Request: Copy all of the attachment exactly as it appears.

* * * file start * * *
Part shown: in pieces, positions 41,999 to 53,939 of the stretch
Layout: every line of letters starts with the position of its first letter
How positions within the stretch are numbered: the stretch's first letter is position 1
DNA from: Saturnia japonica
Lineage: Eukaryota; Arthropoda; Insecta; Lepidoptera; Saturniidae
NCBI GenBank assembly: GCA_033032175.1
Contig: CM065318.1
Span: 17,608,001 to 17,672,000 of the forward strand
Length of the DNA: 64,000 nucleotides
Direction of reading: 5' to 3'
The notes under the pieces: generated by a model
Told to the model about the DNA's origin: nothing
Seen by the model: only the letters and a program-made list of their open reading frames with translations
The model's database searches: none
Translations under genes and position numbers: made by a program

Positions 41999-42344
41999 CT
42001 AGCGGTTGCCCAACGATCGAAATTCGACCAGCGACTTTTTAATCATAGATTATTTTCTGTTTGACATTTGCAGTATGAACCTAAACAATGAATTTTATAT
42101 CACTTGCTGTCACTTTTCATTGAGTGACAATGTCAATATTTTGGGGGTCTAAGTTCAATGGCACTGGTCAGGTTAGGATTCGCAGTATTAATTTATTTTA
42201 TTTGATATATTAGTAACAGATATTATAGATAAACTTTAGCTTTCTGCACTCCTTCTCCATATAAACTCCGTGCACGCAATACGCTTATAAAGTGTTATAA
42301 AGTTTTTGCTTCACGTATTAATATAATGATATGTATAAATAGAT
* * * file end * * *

Part shown: in pieces, positions 41,999 to 53,939 of the stretch
Layout: every line of letters starts with the position of its first letter
How positions within the stretch are numbered: the stretch's first letter is position 1
DNA from: Saturnia japonica
Lineage: Eukaryota; Arthropoda; Insecta; Lepidoptera; Saturniidae
NCBI GenBank assembly: GCA_033032175.1
Contig: CM065318.1
Span: 17,608,001 to 17,672,000 of the forward strand
Length of the DNA: 64,000 nucleotides
Direction of reading: 5' to 3'
The notes under the pieces: generated by a model
Told to the model about the DNA's origin: nothing
Seen by the model: only the letters and a program-made list of their open reading frames with translations
The model's database searches: none
Translations under genes and position numbers: made by a program

Positions 41999-42344
41999 CT
42001 AGCGGTTGCCCAACGATCGAAATTCGACCAGCGACTTTTTAATCATAGATTATTTTCTGTTTGACATTTGCAGTATGAACCTAAACAATGAATTTTATAT
42101 CACTTGCTGTCACTTTTCATTGAGTGACAATGTCAATATTTTGGGGGTCTAAGTTCAATGGCACTGGTCAGGTTAGGATTCGCAGTATTAATTTATTTTA
42201 TTTGATATATTAGTAACAGATATTATAGATAAACTTTAGCTTTCTGCACTCCTTCTCCATATAAACTCCGTGCACGCAATACGCTTATAAAGTGTTATAA
42301 AGTTTTTGCTTCACGTATTAATATAATGATATGTATAAATAGAT